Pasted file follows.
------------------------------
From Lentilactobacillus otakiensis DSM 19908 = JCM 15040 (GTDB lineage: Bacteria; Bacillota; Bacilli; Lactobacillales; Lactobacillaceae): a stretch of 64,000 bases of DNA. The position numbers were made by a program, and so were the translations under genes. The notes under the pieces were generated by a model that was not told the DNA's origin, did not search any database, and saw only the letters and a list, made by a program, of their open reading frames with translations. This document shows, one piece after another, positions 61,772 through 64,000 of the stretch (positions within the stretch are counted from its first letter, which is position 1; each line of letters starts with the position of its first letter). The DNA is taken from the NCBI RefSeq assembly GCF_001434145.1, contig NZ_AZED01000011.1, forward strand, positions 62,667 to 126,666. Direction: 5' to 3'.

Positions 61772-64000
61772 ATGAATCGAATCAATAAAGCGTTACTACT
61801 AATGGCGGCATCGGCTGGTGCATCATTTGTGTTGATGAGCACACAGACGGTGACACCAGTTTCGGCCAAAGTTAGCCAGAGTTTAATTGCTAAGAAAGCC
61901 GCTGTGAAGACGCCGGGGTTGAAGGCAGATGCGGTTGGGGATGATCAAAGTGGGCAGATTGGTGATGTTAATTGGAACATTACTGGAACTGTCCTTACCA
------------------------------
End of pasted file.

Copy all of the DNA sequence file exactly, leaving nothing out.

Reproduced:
From Lentilactobacillus otakiensis DSM 19908 = JCM 15040 (GTDB lineage: Bacteria; Bacillota; Bacilli; Lactobacillales; Lactobacillaceae): a stretch of 64,000 bases of DNA. The position numbers were made by a program, and so were the translations under genes. The notes under the pieces were generated by a model that was not told the DNA's origin, did not search any database, and saw only the letters and a list, made by a program, of their open reading frames with translations. This document shows, one piece after another, positions 61,772 through 64,000 of the stretch (positions within the stretch are counted from its first letter, which is position 1; each line of letters starts with the position of its first letter). The DNA is taken from the NCBI RefSeq assembly GCF_001434145.1, contig NZ_AZED01000011.1, forward strand, positions 62,667 to 126,666. Direction: 5' to 3'.

Positions 61772-64000
61772 ATGAATCGAATCAATAAAGCGTTACTACT
61801 AATGGCGGCATCGGCTGGTGCATCATTTGTGTTGATGAGCACACAGACGGTGACACCAGTTTCGGCCAAAGTTAGCCAGAGTTTAATTGCTAAGAAAGCC
61901 GCTGTGAAGACGCCGGGGTTGAAGGCAGATGCGGTTGGGGATGATCAAAGTGGGCAGATTGGTGATGTTAATTGGAACATTACTGGAACTGTCCTTACCA